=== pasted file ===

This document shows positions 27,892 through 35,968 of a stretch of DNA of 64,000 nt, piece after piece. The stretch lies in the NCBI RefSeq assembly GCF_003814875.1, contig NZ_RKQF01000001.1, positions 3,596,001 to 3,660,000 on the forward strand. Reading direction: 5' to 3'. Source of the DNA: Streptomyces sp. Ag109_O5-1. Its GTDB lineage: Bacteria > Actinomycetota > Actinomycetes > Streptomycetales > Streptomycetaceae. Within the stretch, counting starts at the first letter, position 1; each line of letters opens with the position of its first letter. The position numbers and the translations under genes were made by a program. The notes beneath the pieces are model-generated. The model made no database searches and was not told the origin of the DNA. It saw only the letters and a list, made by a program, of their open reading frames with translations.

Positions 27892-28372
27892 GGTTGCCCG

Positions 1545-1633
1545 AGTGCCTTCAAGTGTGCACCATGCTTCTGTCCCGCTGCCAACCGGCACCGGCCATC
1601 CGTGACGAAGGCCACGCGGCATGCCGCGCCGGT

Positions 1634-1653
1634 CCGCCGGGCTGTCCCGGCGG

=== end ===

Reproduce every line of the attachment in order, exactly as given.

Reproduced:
This document shows positions 27,892 through 35,968 of a stretch of DNA of 64,000 nt, piece after piece. The stretch lies in the NCBI RefSeq assembly GCF_003814875.1, contig NZ_RKQF01000001.1, positions 3,596,001 to 3,660,000 on the forward strand. Reading direction: 5' to 3'. Source of the DNA: Streptomyces sp. Ag109_O5-1. Its GTDB lineage: Bacteria > Actinomycetota > Actinomycetes > Streptomycetales > Streptomycetaceae. Within the stretch, counting starts at the first letter, position 1; each line of letters opens with the position of its first letter. The position numbers and the translations under genes were made by a program. The notes beneath the pieces are model-generated. The model made no database searches and was not told the origin of the DNA. It saw only the letters and a list, made by a program, of their open reading frames with translations.

Positions 27892-28372
27892 GGTTGCCCG

Positions 1545-1633
1545 AGTGCCTTCAAGTGTGCACCATGCTTCTGTCCCGCTGCCAACCGGCACCGGCCATC
1601 CGTGACGAAGGCCACGCGGCATGCCGCGCCGGT

Positions 1634-1653
1634 CCGCCGGGCTGTCCCGGCGG